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Hepatic artery occlusion in liver transplantation: What counts more, the type of reconstruction or the severity of the recipient's disease?


Oberkofler, Christian E; Reese, Tim; Raptis, Dimitri A; Kuemmerli, Christoph; de Rougemont, Olivier; De Oliveira, Michelle L; Schlegel, Andrea; Dutkowski, Philipp; Clavien, Pierre-Alain; Petrowsky, Henrik (2018). Hepatic artery occlusion in liver transplantation: What counts more, the type of reconstruction or the severity of the recipient's disease? Liver Transplantation, 24(6):790-802.

Abstract

Although the type of hepatic artery revascularization technique is known to have an impact on patency rates, independent perioperative risk factors on patient outcomes are poorly defined. All consecutive adult patients undergoing cadaveric liver transplantation (n = 361) from July 2007 to June 2016 in a single institution were analyzed. Primary outcomes were early (<30 days) hepatic artery occlusion and primary hepatic artery patency rate. A multivariate model was used to identify independent risk factors for occlusion and the need of arterial conduit, as well as their impact on graft and patient survival. Arterial revascularization without additional reconstruction (end-to-end arterial anastomosis [AA]) was performed in 77% (n = 279), arterial reconstruction (AR) in 15% (n = 53), and aortohepatic conduit (AHC) in 8% (n = 29) of patients. AHC had the highest mean intraoperative flow (275 mL/minute; P = 0.02) compared with AA (250 mL/minute) and AR (200 mL/minute; P = 0.02). There were 43 recipients (12%) who had an occlusive event with successful revascularization in 20 (47%) recipients. One-year primary patency rates of AA, AR, and AHC were 97%, 88%, and 74%, respectively. Aortic calcification had an impact on early occlusion. AR (odds ratio [OR], 3.68; 95% confidence interval [CI], 1.26-10.75; P = 0.02) and AHC (OR, 6.21; 95% CI, 2.02-18.87; P = 0.001) were independent risk factors for early occlusion. Dyslipidemia additionally independently contributed to early occlusion (OR, 2.74; 95% CI, 0.96-7.87; P = 0.06). The 1- and 5-year graft survival rates were 83% and 70% for AA, 75% and 69% for AR, and 59% and 50% for AHC (P = 0.004), respectively. In conclusion, arterial patency is primarily determined by the type of vascular reconstruction rather than patient or disease characteristics. The preoperative lipid status is an independent risk factor for early occlusion, whereas overall occlusion is only based on the performed vascular reconstruction, which is also associated with reduced graft and patient survival. Liver Transplantation 24 790-802 2018 AASLD.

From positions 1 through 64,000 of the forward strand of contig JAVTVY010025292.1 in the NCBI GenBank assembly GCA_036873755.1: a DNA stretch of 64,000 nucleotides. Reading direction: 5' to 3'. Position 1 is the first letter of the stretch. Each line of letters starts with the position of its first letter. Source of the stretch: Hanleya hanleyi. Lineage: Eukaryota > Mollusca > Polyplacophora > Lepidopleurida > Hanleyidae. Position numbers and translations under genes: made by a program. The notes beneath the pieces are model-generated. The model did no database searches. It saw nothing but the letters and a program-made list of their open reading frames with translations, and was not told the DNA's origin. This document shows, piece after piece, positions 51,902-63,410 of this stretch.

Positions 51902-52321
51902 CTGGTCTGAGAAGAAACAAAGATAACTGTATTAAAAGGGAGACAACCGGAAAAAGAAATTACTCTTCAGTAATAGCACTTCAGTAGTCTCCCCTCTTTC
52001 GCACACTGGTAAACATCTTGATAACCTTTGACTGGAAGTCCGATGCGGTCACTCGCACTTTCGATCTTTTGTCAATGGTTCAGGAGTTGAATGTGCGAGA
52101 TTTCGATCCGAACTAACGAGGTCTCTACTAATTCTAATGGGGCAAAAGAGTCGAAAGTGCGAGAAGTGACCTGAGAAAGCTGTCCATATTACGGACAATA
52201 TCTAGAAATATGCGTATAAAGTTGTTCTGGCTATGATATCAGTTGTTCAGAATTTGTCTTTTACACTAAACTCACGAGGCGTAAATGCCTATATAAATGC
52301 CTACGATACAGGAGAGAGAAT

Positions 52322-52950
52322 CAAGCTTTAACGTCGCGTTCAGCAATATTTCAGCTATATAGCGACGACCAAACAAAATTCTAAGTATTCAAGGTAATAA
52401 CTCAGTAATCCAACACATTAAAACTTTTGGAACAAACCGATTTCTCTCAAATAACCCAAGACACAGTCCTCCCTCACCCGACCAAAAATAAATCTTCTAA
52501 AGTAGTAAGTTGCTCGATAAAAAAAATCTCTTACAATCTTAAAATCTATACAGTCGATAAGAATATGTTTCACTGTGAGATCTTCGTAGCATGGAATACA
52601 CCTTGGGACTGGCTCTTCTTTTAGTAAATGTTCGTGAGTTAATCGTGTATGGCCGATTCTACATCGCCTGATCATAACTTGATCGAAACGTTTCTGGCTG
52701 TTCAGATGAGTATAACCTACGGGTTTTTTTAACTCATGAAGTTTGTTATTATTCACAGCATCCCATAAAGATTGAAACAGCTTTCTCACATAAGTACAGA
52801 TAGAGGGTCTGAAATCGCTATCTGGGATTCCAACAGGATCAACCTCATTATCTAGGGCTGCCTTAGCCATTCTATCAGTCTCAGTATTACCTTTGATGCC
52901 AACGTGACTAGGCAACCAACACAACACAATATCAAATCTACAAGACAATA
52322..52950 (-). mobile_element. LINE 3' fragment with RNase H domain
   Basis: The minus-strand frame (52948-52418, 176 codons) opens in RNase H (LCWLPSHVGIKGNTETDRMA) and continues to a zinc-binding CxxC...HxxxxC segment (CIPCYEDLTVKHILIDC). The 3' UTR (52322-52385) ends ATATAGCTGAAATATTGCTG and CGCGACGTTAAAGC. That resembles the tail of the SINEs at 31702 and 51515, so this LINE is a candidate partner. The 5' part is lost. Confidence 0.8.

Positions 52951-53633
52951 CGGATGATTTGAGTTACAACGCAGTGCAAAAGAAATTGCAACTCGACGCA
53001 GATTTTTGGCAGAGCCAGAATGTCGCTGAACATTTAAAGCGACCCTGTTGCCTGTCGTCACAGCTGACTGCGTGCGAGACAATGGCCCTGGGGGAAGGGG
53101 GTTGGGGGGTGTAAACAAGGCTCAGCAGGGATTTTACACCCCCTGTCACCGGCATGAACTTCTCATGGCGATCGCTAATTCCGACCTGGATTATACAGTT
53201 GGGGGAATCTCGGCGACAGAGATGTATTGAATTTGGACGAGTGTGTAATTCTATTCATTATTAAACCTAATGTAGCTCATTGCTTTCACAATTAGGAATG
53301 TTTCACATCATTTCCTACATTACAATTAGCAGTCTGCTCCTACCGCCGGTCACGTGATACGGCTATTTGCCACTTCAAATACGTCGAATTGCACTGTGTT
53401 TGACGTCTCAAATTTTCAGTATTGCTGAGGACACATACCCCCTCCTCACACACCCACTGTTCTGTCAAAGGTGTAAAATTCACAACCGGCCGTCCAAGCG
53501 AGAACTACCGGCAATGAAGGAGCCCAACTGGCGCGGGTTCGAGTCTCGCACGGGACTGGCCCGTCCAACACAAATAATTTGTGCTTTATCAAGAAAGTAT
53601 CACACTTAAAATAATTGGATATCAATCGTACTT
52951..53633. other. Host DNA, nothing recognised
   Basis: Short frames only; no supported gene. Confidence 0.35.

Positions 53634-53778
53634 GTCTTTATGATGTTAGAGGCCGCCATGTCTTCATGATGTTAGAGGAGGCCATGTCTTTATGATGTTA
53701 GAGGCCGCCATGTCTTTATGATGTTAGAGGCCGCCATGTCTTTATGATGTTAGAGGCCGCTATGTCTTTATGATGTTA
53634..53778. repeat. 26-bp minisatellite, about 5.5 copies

Abstract

Although the type of hepatic artery revascularization technique is known to have an impact on patency rates, independent perioperative risk factors on patient outcomes are poorly defined. All consecutive adult patients undergoing cadaveric liver transplantation (n = 361) from July 2007 to June 2016 in a single institution were analyzed. Primary outcomes were early (<30 days) hepatic artery occlusion and primary hepatic artery patency rate. A multivariate model was used to identify independent risk factors for occlusion and the need of arterial conduit, as well as their impact on graft and patient survival. Arterial revascularization without additional reconstruction (end-to-end arterial anastomosis [AA]) was performed in 77% (n = 279), arterial reconstruction (AR) in 15% (n = 53), and aortohepatic conduit (AHC) in 8% (n = 29) of patients. AHC had the highest mean intraoperative flow (275 mL/minute; P = 0.02) compared with AA (250 mL/minute) and AR (200 mL/minute; P = 0.02). There were 43 recipients (12%) who had an occlusive event with successful revascularization in 20 (47%) recipients. One-year primary patency rates of AA, AR, and AHC were 97%, 88%, and 74%, respectively. Aortic calcification had an impact on early occlusion. AR (odds ratio [OR], 3.68; 95% confidence interval [CI], 1.26-10.75; P = 0.02) and AHC (OR, 6.21; 95% CI, 2.02-18.87; P = 0.001) were independent risk factors for early occlusion. Dyslipidemia additionally independently contributed to early occlusion (OR, 2.74; 95% CI, 0.96-7.87; P = 0.06). The 1- and 5-year graft survival rates were 83% and 70% for AA, 75% and 69% for AR, and 59% and 50% for AHC (P = 0.004), respectively. In conclusion, arterial patency is primarily determined by the type of vascular reconstruction rather than patient or disease characteristics. The preoperative lipid status is an independent risk factor for early occlusion, whereas overall occlusion is only based on the performed vascular reconstruction, which is also associated with reduced graft and patient survival. Liver Transplantation 24 790-802 2018 AASLD.

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Additional indexing

Item Type:Journal Article, refereed, original work
Communities & Collections:04 Faculty of Medicine > University Hospital Zurich > Clinic for Visceral and Transplantation Surgery
Dewey Decimal Classification:610 Medicine & health
Uncontrolled Keywords:Hepatology, Surgery, Transplantation
Language:English
Date:1 June 2018
Deposited On:12 Feb 2019 16:45
Last Modified:17 Sep 2019 20:08
Publisher:Wiley-Blackwell Publishing, Inc.
ISSN:1527-6465
OA Status:Closed
Free access at:Publisher DOI. An embargo period may apply.
Publisher DOI:https://doi.org/10.1002/lt.25044
PubMed ID:29493895

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